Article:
No matter how loving we may try to convince ourselves that human judgment is, it is not. We try to justify our harshness toward others with sayings like: “One rotten apple in the barrel will spoil the whole barrel,” or “Sin is a cancer that must be cut out, and cancer surgery is a painful experience.” Yet, we are not dealing with rotten fruit, we are dealing with human hearts, and we should never use the example of pain that exists in our sinful world, as with cancer surgery, as an excuse to inflict pain on others. Instead, Paul’s counsel is to “Carry each other’s burdens…” Galatians 6:2, NIV. Some of these burdens may go on for years or even for a lifetime. Perhaps this is in part why we find it easier to drive sin from the church. We think that if the person is no longer around, we won’t have to deal with the burden anymore. But if we keep driving others away, eventually there will be no one to help with our burdens, and we all have them.

Paul’s words in verse 3 reveal a very common problem at the root of dealing with sin with judgment and condemnation. The plain fact is that when we do so we often do it because we think we are better Christians than they are. We tell ourselves, “Yes, I am a sinner saved by grace, but I am certainly not doing THAT sin!” We create a hierarchy of sins whereby we can determine who are the worst sinners, and conversely who is relatively safe to sit next to in church. It should be no surprise that we do this. Church itself relays this message. We say this person is more deserving of being an elder than this person. This person has not cleaned up their life enough so let’s make them an usher. If they do better, we can promote them to deacon. This not only sends the message that your place in the church is based on your sins, but also that those who achieve certain church offices have done so because of less sin in their lives. Is it any wonder then when a church officer falls victim to the sin of pride? No wonder Paul said, “…watch yourselves, or you also may be tempted.” Galatians 6:1, NIV

Sadly, those who are most prone to the sin of pride are often the very ones eager to deal with sin in the church. They are the Uriah Heep’s of Christendom. They present a false humility to the world, while secretly plotting the downfall of others through their knowledge of their failings. Their actions tend to be less about saving anyone than about controlling others through their flaws. They are the Pharisees looking down on the tax collectors as an inferior sort of being while never dreaming of reaching out to them with the love and compassion of a brother. (See Luke 18:9-14)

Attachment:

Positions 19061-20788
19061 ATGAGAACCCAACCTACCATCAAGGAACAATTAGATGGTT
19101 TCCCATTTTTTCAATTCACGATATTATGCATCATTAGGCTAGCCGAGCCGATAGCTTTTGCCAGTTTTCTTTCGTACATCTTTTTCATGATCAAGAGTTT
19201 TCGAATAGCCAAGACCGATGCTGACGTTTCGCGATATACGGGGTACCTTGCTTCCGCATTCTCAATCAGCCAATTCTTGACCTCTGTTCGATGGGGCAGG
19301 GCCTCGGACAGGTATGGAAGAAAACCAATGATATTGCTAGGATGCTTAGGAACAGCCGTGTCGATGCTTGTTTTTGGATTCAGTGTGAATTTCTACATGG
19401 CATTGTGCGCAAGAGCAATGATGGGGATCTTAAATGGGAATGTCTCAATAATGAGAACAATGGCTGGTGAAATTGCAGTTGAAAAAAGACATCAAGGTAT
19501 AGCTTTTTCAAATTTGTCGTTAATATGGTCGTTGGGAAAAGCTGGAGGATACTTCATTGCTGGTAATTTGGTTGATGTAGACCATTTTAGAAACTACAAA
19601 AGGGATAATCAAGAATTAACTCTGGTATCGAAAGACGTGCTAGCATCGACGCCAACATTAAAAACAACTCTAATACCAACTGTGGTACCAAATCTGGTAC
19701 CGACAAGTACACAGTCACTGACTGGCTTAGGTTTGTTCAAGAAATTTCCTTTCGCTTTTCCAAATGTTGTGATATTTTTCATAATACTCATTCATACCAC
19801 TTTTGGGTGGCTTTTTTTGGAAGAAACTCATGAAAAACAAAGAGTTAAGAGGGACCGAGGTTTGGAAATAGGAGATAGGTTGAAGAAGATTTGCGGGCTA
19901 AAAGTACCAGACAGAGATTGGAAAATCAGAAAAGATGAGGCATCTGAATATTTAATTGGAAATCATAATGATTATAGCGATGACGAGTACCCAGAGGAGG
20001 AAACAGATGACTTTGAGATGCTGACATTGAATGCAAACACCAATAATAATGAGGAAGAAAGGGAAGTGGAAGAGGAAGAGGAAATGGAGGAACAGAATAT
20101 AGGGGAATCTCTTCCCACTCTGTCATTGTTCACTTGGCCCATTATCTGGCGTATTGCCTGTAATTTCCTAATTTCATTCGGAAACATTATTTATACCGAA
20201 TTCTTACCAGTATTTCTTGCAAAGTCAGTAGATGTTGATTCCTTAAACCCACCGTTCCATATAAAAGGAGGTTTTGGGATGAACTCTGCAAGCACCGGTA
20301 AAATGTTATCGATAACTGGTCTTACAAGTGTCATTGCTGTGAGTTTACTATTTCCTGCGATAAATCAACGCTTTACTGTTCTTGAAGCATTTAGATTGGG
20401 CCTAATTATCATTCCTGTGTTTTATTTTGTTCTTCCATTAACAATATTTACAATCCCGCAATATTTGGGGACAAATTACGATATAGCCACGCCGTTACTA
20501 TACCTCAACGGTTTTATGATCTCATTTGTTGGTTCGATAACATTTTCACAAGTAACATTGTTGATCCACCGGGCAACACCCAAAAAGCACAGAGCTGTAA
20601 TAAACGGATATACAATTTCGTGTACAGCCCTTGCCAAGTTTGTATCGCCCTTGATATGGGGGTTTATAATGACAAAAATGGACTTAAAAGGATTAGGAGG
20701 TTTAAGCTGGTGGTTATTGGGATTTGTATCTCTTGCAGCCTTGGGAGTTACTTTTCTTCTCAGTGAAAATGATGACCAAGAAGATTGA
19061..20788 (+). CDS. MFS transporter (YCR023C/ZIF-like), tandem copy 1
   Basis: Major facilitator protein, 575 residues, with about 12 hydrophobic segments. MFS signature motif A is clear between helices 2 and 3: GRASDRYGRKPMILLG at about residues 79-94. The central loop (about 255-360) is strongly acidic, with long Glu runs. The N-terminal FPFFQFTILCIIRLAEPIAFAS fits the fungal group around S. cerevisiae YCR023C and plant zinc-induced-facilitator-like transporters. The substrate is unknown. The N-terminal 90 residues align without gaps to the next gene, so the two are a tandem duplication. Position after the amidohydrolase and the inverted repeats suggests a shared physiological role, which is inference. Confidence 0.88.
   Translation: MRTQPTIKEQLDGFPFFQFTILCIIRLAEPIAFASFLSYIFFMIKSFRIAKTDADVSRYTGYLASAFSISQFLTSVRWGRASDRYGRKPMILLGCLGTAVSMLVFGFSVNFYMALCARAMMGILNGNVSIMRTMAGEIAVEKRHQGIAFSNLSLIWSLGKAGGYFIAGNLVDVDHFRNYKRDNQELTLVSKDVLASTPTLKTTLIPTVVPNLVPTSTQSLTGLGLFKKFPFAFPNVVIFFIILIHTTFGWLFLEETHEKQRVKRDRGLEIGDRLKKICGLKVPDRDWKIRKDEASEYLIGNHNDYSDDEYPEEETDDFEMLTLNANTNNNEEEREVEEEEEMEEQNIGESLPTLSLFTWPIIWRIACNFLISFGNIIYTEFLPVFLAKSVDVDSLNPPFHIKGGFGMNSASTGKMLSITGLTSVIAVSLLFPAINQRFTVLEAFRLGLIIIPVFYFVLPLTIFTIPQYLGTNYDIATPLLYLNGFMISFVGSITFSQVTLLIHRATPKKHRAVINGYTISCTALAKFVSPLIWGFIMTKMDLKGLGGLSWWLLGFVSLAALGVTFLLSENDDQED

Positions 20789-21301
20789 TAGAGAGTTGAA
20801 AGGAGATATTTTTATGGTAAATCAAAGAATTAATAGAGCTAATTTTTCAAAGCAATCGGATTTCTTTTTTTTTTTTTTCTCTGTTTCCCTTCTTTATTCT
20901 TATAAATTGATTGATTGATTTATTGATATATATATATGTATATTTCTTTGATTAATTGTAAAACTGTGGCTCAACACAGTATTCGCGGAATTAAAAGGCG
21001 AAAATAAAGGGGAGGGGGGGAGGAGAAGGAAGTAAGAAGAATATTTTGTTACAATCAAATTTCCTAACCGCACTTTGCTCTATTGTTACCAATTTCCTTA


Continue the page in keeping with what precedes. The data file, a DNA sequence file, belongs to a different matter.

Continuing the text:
Those who would deal with sin in the church and who would follow the counsel of Matthew 18 should not have the attitude, “I am right and you are wrong,” in their hearts as they go to knock on the supposed sinner’s door. This leaves no opportunity for communication and healing, only for condemnation. The recipient of such a visit may ask themselves, “If they have already judged me, why did they bother to visit? Were they hoping I would beg them for mercy? They are sinners, too. Don’t they see that?” When one sinner condemns another like this, both are on the path to somewhere other than heaven.

Matthew 18 is not a prescription for fixing the church by telling on others if they don’t do what we think they should. Far from being a plan for cleaning up the church it was added because of the hardness of our hearts. Because God knew that we would be eager to condemn one another, He gave us the counsel of Matthew 18:5-7 to try to control the damage we would otherwise do to sensitive hearts. God did not create us to “bring down fire” upon one another. (See Luke 9:51-56) If we follow Christ, we are of a different spirit than that. The fruits of that spirit are “…love, joy, peace, longsuffering, gentleness, goodness, faith, meekness, and temperance…” Galatians 5:22-23, KJV


This Commentary is a Service of Still Waters Ministry